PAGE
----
What do field goals, 3-pointers, and hotels on Vermont have in common?

Answer: they’re all “advantaged assets” …

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Field Goals
As professional kickers have specialized and improved their technique, field goals have become more common. National Football League teams last season made nearly 85% of field goals, compared with barely 60% in 1974, according to Brian Burke of Advanced NFL Stats. There were two successful field goals for every three touchdowns last season, compared with barely two for every five touchdowns in 1974.

3-Pointers
In college basketball, meanwhile, three-point shots are falling with about the same level of accuracy of closer jump shots, even though they’re worth 50% more. To address this, the three-point line has been moved away from the basket by a foot, as college-hoops fans may notice during March Madness. Yet shots from 21 feet and 22 feet, the shortest three-point distances, were accurate more than 37% of the time this season — easier than those from any distance between five feet and 19 feet from the basket, according to college-basketball analyst Ken Pomeroy.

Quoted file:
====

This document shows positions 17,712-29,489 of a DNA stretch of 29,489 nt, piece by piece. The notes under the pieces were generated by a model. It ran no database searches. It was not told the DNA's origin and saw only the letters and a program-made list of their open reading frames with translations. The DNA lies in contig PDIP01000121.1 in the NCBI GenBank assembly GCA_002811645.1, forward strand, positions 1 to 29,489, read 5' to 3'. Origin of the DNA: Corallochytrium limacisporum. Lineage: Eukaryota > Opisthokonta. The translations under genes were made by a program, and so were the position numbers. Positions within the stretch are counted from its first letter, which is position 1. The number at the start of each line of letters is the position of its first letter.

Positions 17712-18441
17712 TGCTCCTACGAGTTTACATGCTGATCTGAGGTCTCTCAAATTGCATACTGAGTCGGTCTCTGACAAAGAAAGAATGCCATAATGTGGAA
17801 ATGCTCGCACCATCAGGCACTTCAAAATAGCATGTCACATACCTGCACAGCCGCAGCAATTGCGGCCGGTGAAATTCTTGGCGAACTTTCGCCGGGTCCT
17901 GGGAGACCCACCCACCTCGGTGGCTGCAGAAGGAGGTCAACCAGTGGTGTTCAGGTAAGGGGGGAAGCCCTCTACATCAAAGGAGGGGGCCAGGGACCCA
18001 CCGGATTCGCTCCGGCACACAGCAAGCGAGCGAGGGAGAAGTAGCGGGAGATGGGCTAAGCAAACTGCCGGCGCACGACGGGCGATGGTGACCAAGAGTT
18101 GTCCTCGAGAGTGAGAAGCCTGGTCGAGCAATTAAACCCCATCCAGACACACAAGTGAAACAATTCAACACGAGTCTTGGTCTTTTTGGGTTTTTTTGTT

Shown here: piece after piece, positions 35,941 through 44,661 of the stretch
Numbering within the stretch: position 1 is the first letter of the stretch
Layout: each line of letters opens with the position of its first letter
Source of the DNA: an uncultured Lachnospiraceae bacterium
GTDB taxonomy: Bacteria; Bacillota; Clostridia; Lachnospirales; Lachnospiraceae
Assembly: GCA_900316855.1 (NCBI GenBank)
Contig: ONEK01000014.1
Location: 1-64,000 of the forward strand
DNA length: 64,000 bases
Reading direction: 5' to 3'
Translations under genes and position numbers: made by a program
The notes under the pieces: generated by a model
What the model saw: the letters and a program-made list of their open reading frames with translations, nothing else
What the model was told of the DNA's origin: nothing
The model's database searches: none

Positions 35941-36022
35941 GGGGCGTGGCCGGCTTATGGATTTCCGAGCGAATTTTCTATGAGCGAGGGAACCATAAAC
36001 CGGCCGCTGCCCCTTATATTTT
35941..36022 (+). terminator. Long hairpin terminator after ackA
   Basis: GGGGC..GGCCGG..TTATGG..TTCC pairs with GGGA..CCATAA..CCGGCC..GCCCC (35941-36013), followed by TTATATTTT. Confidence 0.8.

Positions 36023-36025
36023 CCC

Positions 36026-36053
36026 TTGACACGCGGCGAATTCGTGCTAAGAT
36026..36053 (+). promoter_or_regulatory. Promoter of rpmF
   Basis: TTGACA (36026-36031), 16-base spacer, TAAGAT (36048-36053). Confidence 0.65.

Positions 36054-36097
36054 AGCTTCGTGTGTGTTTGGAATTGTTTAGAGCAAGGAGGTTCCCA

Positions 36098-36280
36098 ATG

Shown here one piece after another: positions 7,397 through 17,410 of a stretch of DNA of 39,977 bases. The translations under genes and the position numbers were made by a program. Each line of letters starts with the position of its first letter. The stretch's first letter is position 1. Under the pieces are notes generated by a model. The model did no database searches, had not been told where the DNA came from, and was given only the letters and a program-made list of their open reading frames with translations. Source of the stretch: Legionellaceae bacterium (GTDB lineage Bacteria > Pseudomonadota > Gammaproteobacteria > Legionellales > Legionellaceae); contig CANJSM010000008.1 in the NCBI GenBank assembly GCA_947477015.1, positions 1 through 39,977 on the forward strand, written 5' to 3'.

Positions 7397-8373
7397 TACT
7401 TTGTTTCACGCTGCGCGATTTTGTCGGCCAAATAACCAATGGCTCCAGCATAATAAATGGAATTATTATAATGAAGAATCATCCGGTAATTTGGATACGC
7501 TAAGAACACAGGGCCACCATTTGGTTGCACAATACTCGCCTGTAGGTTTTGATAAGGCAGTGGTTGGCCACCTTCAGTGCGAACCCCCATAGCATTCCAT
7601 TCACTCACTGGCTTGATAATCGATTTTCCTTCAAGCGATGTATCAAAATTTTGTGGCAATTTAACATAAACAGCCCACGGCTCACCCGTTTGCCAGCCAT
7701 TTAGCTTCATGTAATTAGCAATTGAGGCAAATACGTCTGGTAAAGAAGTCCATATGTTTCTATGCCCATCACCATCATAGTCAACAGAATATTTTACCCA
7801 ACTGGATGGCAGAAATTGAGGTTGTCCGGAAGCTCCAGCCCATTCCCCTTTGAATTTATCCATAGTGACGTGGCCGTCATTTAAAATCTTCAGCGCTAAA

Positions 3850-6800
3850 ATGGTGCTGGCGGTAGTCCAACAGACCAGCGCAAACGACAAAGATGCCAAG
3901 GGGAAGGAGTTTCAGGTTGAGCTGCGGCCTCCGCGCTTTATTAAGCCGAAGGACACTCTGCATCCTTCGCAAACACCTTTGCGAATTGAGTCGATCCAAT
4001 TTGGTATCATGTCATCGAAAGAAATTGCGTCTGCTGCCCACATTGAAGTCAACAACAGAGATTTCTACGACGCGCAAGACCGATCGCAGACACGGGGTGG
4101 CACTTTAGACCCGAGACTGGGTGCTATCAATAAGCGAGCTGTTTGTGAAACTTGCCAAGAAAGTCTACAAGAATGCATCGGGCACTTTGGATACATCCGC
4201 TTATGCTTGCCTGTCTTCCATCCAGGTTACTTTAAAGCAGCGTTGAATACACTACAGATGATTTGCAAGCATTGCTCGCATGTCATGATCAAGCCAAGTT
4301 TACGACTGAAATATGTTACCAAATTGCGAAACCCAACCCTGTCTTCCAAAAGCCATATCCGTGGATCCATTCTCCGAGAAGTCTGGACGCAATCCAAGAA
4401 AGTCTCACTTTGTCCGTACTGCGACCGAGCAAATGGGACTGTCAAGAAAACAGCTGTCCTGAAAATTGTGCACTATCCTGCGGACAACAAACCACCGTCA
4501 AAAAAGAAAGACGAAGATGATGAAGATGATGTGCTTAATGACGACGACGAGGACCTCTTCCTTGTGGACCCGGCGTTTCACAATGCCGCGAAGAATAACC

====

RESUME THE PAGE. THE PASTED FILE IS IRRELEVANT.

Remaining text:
Hotels on Vermont
in Monopoly, paying $50 for that hotel on Vermont Avenue pays itself off in fewer than 15 rolls of the dice by your opponent, compared with more than 40 rolls for other hotel-adorned squares, according to simulations of 32 billion rolls by Truman Collins.

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Excerpted from Wsj, “Price Drop: Stocks, Homes, Now Triple-Word Scores”, March 18, 2009
http://online.wsj.com/article/SB123731266862258869.html?mod=djemalert

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